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Re: Debian conflicts with FHS on /usr/include/{linux,asm}

>>>>> "Raul" == Raul Miller <rdm@test.legislate.com> writes:
>     Raul> VMWare I know nothing about.  Are you supposed to recompile
>     Raul> it every time you change kernel versions?  And does it
>     Raul> really not let you specify -I/usr/local/src/linux/include/ ?

Ben Gertzfield <che@debian.org> wrote:
> Yes and no. :) There is a default install that assumes #include
> <linux/whatever> is your current kernel version, and it does
> not prompt you for a -I to specify. It's not difficult to edit
> the makefiles by hand and add this, but Joe User is never going
> to be able to figure this out.

Your Joe User isn't going to use VMWare either -- he'll just reboot
to switch oses.

>     Raul> Anyways, two examples is hardly "tons of software".
> No, but there's also the myriad of software that uses kernel headers
> for audio data structures (like awe32 software) and for less
> legitimate reasons (mostly exploit software that uses raw packets)
> that isn't very happy with out-of-date kernel headers like ours.
> (By out-of-date I mean not matching the running kernel.)

Such software is either for developers only (not your Joe User) or
it is broken.

>     Raul> Anyways, there's nothing about the existence of that symlink
>     Raul> that really fixes such software.  It's the "implied
>     Raul> guarantee" that the headers are the same version as the
>     Raul> running kernel that's the issue.
>     Raul> And software which requires that, to be built, is going to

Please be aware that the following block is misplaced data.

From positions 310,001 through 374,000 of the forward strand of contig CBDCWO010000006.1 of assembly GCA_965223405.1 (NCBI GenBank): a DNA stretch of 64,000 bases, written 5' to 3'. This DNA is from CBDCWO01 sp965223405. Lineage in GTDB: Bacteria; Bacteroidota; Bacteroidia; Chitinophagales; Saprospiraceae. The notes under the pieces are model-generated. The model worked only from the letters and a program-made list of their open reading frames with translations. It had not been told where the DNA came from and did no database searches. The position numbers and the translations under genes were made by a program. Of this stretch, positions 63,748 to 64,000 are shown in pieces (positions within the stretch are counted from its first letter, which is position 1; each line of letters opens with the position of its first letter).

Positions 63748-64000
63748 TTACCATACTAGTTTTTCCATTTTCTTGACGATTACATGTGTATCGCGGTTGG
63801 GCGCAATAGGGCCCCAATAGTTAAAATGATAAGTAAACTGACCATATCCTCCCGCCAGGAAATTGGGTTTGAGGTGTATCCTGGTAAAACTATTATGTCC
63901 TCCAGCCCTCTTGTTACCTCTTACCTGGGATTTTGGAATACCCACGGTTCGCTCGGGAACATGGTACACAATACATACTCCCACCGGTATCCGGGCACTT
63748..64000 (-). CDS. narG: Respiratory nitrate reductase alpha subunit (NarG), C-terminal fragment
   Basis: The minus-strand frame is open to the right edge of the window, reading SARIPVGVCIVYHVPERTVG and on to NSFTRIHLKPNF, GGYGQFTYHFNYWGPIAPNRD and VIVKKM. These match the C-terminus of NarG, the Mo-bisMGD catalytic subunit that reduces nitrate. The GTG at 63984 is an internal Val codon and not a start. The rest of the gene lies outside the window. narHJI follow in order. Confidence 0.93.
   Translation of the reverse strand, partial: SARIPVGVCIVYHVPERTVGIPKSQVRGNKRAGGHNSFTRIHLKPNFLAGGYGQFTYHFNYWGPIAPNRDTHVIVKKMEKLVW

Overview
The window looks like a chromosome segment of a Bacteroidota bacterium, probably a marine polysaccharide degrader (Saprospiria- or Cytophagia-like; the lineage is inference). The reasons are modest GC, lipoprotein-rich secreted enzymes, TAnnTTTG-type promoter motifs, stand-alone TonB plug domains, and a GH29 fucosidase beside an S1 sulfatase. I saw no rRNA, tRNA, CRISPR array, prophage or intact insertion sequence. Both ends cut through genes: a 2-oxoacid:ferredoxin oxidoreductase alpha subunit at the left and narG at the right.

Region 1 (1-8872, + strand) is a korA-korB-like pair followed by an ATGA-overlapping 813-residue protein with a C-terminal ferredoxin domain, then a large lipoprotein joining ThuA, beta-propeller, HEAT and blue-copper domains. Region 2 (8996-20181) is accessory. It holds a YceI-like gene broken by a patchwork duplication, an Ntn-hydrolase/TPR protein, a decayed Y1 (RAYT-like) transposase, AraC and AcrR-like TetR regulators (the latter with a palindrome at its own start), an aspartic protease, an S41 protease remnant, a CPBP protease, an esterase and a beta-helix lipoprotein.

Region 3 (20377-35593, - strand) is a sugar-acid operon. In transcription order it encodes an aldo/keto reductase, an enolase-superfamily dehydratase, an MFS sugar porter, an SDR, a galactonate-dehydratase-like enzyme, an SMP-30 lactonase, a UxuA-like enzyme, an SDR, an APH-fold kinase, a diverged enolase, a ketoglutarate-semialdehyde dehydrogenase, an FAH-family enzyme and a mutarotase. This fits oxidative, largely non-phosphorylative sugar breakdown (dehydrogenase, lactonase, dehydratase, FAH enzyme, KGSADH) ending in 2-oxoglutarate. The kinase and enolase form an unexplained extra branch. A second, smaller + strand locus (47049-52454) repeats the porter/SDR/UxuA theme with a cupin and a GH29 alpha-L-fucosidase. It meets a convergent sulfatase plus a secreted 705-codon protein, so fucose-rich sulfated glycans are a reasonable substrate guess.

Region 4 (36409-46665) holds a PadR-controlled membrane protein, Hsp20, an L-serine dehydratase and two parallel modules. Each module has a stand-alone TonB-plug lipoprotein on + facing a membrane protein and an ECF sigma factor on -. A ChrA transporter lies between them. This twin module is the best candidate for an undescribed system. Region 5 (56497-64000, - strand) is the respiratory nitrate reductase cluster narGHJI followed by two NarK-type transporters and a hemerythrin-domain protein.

>     Raul> cause a lot more problems in the long run -- breaking Debian
>     Raul> isn't going to fix that.
> These are both completely true. I just wish there were a better way
> for Debian to support the user maintaining /usr/src/linux and
> /usr/include/{linux,asm} on their own, rather than forcing them
> to remove directories or have a knowledge of (the rather esoteric)
> dpkg-divert and friends.

The right thing to do, from the viewpoint of creating a distribution
that a lot of people can use, is to fix the broken software.

The right thing to do, from the viewpoint of people to lazy/busy/etc. to
fix the broken software, is to dump the work on someone else.  

VMWare doesn't count -- they're getting paid for the product so it's
not fair to introduce deliberate breakage into Debian.  The problems
with sound stuff are a bit more complex, but I think that there are better
options than breaking debian.

For the general case, if something *must* have a version match between
the include files and the running kernel it should by default bail out
with a documentation ref for the case where there's a mismatch.  A better
option, from the viewpoint of building a distribution like debian, would
be to build something that detects kernel version at runtime and deals
appropriately -- and yes, this involves some serious work in some cases.


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